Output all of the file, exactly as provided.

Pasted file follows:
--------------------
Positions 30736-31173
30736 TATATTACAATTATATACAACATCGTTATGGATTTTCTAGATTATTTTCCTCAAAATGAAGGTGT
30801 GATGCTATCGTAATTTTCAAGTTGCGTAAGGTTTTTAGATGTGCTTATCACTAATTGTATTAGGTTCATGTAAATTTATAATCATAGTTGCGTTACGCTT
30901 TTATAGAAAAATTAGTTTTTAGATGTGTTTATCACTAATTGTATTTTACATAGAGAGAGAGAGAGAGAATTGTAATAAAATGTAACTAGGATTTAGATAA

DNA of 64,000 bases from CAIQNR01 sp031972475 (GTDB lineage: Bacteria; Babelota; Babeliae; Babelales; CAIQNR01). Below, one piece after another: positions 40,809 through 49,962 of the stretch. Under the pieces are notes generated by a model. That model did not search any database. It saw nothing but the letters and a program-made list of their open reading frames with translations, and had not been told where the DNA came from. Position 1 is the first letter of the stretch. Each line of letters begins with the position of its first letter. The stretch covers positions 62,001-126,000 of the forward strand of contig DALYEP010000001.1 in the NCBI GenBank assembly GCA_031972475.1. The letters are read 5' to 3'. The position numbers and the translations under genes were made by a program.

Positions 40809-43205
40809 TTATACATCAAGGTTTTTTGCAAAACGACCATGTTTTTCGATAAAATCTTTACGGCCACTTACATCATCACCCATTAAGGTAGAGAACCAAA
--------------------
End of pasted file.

Positions 30736-31173
30736 TATATTACAATTATATACAACATCGTTATGGATTTTCTAGATTATTTTCCTCAAAATGAAGGTGT
30801 GATGCTATCGTAATTTTCAAGTTGCGTAAGGTTTTTAGATGTGCTTATCACTAATTGTATTAGGTTCATGTAAATTTATAATCATAGTTGCGTTACGCTT
30901 TTATAGAAAAATTAGTTTTTAGATGTGTTTATCACTAATTGTATTTTACATAGAGAGAGAGAGAGAGAATTGTAATAAAATGTAACTAGGATTTAGATAA

DNA of 64,000 bases from CAIQNR01 sp031972475 (GTDB lineage: Bacteria; Babelota; Babeliae; Babelales; CAIQNR01). Below, one piece after another: positions 40,809 through 49,962 of the stretch. Under the pieces are notes generated by a model. That model did not search any database. It saw nothing but the letters and a program-made list of their open reading frames with translations, and had not been told where the DNA came from. Position 1 is the first letter of the stretch. Each line of letters begins with the position of its first letter. The stretch covers positions 62,001-126,000 of the forward strand of contig DALYEP010000001.1 in the NCBI GenBank assembly GCA_031972475.1. The letters are read 5' to 3'. The position numbers and the translations under genes were made by a program.

Positions 40809-43205
40809 TTATACATCAAGGTTTTTTGCAAAACGACCATGTTTTTCGATAAAATCTTTACGGCCACTTACATCATCACCCATTAAGGTAGAGAACCAAA